This Old House TV: Milton house project
In August 1997, the folks from This Old House called our Vermont shop to see if we were interested in working on the Milton project. We were thrilled—as long-time viewers and supporters, we had come to enjoy and admire the show.

We soon received preliminary floor plans from kitchen designer Phil Mossgraberand a tentative schedule from the producer.

Soapstone comes from two major sources—Vermont and Brazil. Working with our quarry in Brazil, we procured the required materials for the kitchen, barbecue area, and fireplace surround.

By mid-September, we were making final dimension checks with the general contractor. Often, when speaking with on-site personnel, I am not quite sure that all the details are being covered. I can't tell you the pleasure of talking with someone who had a perfect three-dimensional concept of the areas we were working on. I asked if there was anything special I needed to be aware of. The voice of experience responded: Plan on the job taking twice as long as usual. In the end, it look four times.

One morning in mid-October, the day before our scheduled appearance on the show, we washed and waxed our truck (half the battle is looking good), loaded it up with slabs and tools, and headed down to Milton.

That afternoon, we went to the jobsite to have a look around and plan our work for the next day. Broadcast schedules lagging reality as they do, we'd only seen the first couple of Milton shows on television. New to our eyes were a) the kitchen moved to the south side of the house and b) the many results—room configuration, cabinetry choices, appliance layout—of the show's kitchen design collaboration.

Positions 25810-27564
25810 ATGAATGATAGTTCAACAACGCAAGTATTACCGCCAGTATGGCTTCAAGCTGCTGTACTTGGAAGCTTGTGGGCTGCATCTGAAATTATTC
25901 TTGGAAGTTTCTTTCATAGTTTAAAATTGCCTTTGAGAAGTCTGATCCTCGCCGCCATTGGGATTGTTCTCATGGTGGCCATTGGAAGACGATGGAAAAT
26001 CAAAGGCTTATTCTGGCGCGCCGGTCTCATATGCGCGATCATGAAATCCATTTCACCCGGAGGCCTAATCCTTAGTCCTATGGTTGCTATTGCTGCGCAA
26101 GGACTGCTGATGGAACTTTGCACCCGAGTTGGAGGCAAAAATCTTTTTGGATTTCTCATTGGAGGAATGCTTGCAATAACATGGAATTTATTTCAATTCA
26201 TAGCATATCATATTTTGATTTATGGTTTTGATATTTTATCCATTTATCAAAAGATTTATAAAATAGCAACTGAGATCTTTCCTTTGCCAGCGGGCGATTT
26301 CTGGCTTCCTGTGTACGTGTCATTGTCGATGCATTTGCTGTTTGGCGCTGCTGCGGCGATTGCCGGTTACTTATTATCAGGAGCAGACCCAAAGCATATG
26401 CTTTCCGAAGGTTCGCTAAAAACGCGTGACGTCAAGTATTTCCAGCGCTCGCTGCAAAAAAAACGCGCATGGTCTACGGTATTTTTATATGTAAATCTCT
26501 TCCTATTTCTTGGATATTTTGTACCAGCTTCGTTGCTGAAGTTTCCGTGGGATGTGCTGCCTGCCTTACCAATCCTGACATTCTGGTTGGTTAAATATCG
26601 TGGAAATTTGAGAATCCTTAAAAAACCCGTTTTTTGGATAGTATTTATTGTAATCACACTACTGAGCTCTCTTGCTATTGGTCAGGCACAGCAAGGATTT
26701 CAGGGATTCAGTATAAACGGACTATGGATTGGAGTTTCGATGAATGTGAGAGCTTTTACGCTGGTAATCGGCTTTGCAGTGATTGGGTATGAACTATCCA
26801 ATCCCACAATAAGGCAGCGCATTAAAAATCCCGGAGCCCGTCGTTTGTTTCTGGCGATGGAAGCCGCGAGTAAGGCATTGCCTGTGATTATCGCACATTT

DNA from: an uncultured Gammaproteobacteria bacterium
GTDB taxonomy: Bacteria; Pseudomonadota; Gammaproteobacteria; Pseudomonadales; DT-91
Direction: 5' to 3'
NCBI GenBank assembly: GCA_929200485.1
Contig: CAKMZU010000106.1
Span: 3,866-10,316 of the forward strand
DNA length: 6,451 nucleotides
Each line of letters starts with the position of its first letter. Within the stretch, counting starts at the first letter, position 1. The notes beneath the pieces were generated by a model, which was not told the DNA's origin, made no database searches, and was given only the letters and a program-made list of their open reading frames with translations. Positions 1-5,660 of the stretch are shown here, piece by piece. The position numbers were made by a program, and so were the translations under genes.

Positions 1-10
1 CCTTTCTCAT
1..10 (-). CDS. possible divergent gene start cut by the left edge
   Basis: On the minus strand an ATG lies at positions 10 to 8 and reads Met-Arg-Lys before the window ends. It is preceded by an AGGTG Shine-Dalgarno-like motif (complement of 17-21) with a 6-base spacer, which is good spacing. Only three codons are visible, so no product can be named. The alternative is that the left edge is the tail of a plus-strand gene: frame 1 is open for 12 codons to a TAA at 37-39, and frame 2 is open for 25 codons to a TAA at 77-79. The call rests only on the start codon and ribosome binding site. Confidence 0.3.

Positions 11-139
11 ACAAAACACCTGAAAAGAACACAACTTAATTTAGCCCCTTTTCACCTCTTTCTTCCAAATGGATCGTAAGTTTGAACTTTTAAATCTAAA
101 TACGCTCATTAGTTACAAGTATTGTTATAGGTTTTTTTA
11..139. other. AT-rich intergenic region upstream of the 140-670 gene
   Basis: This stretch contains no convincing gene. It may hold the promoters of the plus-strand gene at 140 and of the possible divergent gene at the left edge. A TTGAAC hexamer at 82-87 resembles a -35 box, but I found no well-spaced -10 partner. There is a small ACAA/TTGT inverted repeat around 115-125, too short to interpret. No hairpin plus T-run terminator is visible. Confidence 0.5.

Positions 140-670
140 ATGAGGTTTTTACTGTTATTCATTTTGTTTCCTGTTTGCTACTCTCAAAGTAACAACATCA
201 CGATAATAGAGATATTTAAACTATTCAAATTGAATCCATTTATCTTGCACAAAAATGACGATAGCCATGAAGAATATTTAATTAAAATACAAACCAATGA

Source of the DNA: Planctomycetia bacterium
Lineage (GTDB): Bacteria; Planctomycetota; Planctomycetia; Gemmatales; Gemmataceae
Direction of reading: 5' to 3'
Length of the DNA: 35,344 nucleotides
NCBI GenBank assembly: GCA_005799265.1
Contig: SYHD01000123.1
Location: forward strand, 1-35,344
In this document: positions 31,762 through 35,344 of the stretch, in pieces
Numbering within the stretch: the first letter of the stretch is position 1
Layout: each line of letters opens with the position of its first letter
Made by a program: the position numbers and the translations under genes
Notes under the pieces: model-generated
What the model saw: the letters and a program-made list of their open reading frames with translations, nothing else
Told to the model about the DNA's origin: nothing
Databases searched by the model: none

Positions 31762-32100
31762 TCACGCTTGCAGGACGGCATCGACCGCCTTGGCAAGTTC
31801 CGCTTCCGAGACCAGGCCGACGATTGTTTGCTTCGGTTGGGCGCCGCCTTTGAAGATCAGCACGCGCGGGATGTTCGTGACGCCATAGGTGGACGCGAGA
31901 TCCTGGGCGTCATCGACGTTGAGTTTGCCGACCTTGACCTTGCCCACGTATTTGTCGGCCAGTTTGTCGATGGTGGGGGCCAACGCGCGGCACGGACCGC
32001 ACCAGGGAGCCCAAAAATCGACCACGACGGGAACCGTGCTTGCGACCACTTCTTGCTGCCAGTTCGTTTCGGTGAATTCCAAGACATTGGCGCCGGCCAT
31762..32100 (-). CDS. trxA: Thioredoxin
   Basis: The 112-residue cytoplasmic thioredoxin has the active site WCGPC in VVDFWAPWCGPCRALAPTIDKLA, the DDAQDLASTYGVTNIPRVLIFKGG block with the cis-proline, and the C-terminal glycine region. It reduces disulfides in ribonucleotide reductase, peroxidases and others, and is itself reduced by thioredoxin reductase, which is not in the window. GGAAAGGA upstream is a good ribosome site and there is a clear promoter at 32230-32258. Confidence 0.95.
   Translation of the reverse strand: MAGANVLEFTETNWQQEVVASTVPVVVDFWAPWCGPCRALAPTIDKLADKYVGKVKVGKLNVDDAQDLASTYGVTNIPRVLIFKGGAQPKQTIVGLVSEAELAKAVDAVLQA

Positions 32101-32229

Like most jobs, at Milton the most difficult part was figuring out where to start. Our natural spot would have been at the sink area, working away from there. The only trouble was the sinks were not on site yet. We had to find a "Plan B."

Plan B had us out in the backyard working on the barbecue area. The mason, Lenny Belliveau, had prepared a brick "cabinet" where we could set our tops. This job specified 2 1/2 inch thick stone at 50 pounds per square foot, and just moving it around the site was a big challenge. We'd received the measurements before our arrival and pre-cut the stone for this area. It all slid together perfectly. When we were finished, Lenny made a brick backsplash with a soapstone cap.

Next it was time to face the kitchen, sinks or no sinks. Next to the driveway and close to the kitchen door, we set up a tent fly to make a protected work area for the dusty business of cutting and finishing the counters. All set up for our big TV debut, we headed off to the hotel for our beauty rest.

I had thought there were a lot of people on site the day before, but when we returned early the next morning, things were really in full swing. With half a dozen show segments to be filmed that day, it seemed everyone one and his sister—well, at least my wife and daughter—were there. It soon became obvious that we would get started on camera but that we'd better plan on returning the next day to really work.

The film crew arrived mid-morning. We were scheduled for after lunch, so we worked as we could around dust and noise to get a little bit done but still have enough to show when the camera came. Early in the afternoon, we got the call that we would be up next. It took the director only a few minutes to decide what to show, and then before we knew it the tape was rolling. No written script, no real rehearsal, just a couple of run-throughs with different questions that covered what we thought was important. In half an hour it was all over.

The next day, we got down to real work, and even got to try out the dream workshop to rip down a backsplash. In a few days, we returned to film the drainboard fabrication. In a few weeks, we returned to fit the sinks. In a few more weeks, we delivered the fireplace surround.

It was both a real-life job and show biz all wrapped into one fun package. And like a circus, we set up a tent, put on a show, and left behind a trampled lawn and a little dust.

Glenn Bowman works at the Vermont Soapstone Company in Perkinsville, Vermont.
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